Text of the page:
48
$\begingroup$

It's from the book "linear algebra and its application" by gilbert strang, page 260.

$(I-A)^{-1}$=$I+A+A^{2}+A^{3}$+...

Nonnegative matrix A has the largest eigenvalue $\lambda_{1}$<1.

Then, the book says, $(I-A)^{-1}$ has the same eigenvector, with eigenvalue $\frac{1}{1-\lambda_{1}}$.

Why? Is there any other formulas between inverse matrix and eigenvalue that I don't know?

$\endgroup$

2 Answers 2

196
$\begingroup$

A matrix $A$ has an eigenvalue $\lambda$ if and only if $A^{-1}$ has eigenvalue $\lambda^{-1}$. To see this, note that $$A\mathbf{v} = \lambda\mathbf{v} \implies A^{-1}A\mathbf{v} = \lambda A^{-1}\mathbf{v}\implies A^{-1}\mathbf{v} = \frac{1}{\lambda}\mathbf{v}$$

If your matrix $A$ has eigenvalue $\lambda$, then $I-A$ has eigenvalue $1 - \lambda$ and therefore $(I-A)^{-1}$ has eigenvalue $\frac{1}{1-\lambda}$.

$\endgroup$
12
  • 3
    $\begingroup$ OMG! That's brilliant! Thanks a lot. $\endgroup$
    – email
    Nov 15, 2012 at 10:51
  • 13
    $\begingroup$ Let $\mathbf{v}$ be an eigenvector of $A$ under $\lambda$. Then $$(I-A)\mathbf{v} = I\mathbf{v} - A\mathbf{v} = \mathbf{v} - \lambda\mathbf{v} = (1-\lambda)\mathbf{v}$$ $\endgroup$
    – EuYu
    Nov 15, 2012 at 10:59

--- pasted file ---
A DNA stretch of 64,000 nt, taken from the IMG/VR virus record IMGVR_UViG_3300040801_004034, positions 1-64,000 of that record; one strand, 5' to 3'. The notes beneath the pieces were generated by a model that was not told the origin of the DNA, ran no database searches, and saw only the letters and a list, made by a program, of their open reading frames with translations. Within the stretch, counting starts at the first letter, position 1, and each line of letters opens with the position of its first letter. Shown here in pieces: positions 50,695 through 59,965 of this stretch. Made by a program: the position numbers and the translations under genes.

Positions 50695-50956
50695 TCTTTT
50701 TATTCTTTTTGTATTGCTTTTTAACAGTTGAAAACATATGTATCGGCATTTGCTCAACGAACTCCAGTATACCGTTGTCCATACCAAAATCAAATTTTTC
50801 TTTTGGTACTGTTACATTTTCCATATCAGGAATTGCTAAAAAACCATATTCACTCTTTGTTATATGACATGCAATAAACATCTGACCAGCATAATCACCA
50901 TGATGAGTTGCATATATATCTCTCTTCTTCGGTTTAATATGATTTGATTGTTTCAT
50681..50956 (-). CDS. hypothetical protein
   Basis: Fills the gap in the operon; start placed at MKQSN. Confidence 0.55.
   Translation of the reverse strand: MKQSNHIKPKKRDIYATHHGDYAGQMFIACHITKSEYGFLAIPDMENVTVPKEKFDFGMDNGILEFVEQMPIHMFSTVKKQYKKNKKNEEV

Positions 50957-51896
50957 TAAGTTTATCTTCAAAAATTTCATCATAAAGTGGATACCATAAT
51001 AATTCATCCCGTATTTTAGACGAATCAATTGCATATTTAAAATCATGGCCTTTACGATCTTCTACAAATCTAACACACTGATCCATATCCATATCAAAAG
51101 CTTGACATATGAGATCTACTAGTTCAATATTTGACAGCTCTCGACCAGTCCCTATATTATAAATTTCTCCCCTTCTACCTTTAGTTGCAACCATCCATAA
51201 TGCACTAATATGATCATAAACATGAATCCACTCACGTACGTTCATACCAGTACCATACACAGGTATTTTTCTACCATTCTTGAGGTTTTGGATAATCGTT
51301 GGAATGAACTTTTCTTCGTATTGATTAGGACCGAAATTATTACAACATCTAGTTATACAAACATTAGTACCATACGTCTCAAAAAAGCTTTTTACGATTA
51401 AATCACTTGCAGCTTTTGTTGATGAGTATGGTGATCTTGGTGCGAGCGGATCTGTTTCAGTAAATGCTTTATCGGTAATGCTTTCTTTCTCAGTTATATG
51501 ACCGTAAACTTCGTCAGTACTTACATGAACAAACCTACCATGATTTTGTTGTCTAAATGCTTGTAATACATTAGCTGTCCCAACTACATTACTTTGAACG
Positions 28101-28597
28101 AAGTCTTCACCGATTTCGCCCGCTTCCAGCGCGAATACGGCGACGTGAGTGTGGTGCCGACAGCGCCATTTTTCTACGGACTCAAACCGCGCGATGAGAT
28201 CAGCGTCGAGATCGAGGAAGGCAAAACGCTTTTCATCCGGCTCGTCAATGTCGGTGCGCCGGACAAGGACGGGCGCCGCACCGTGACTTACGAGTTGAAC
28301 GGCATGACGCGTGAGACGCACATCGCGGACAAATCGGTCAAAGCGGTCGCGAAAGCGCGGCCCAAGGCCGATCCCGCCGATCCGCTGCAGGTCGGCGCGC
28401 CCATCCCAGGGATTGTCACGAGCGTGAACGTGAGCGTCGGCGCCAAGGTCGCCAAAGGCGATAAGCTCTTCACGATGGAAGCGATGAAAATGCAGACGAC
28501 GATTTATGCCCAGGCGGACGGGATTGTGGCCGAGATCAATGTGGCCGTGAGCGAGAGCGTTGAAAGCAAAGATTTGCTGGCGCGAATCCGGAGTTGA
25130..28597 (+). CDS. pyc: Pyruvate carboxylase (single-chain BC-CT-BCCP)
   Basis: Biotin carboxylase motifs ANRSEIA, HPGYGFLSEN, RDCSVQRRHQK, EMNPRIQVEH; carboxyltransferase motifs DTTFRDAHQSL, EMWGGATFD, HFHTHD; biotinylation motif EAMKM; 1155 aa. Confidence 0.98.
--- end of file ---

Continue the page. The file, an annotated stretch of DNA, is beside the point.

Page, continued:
• 2
    $\begingroup$ Why I can't accept your answer? The box keeps saying me to wait in 6 minutes. $\endgroup$
    – email
    Nov 15, 2012 at 11:06
  • 1
    $\begingroup$ @EuYu Hope I can revive this post for a quick question. What happened when going from the second implication to the third in your answer. To be more clear, how did u go from $A^{-1}A\mathbf{v} = \lambda A^{-1}\mathbf{v}$ to $A^{-1}\mathbf{v} = \frac{1}{\lambda}\mathbf{v}$? Is it because we know that $A^{-1}\mathbf{v}=\lambda^{-1}\mathbf{v}$? Thanks in advance. $\endgroup$ Nov 27, 2018 at 7:32
  • 5
    $\begingroup$ @S.Crim We have $\lambda A^{-1}\mathbf{v} = A^{-1}A\mathbf{v} = \mathbf{v}$. We know that $\lambda \neq 0$ since $A$ is invertible, so we can divide through by $\lambda$ to get the desired result. $\endgroup$
    – EuYu
    Nov 27, 2018 at 7:51
14
$\begingroup$

If you are looking at a single eigenvector $v$ only, with eigenvalue $\lambda$, then $A$ just acts as the scalar $\lambda$, and any reasonable expression in $A$ acts on $v$ as the same expression in $\lambda$. This works for expressions $I-A$ (really $1-A$, so it acts as $1-\lambda$), its inverse $(I-A)^{-1}$, in fact for any rational function of $A$ (if well defined; this is where you need $\lambda_1<1$) and even for $\exp A$.

$\endgroup$

Your Answer

By clicking “Post Your Answer”, you agree to our terms of service, privacy policy and cookie policy

Not the answer you're looking for? Browse other questions tagged or ask your own question.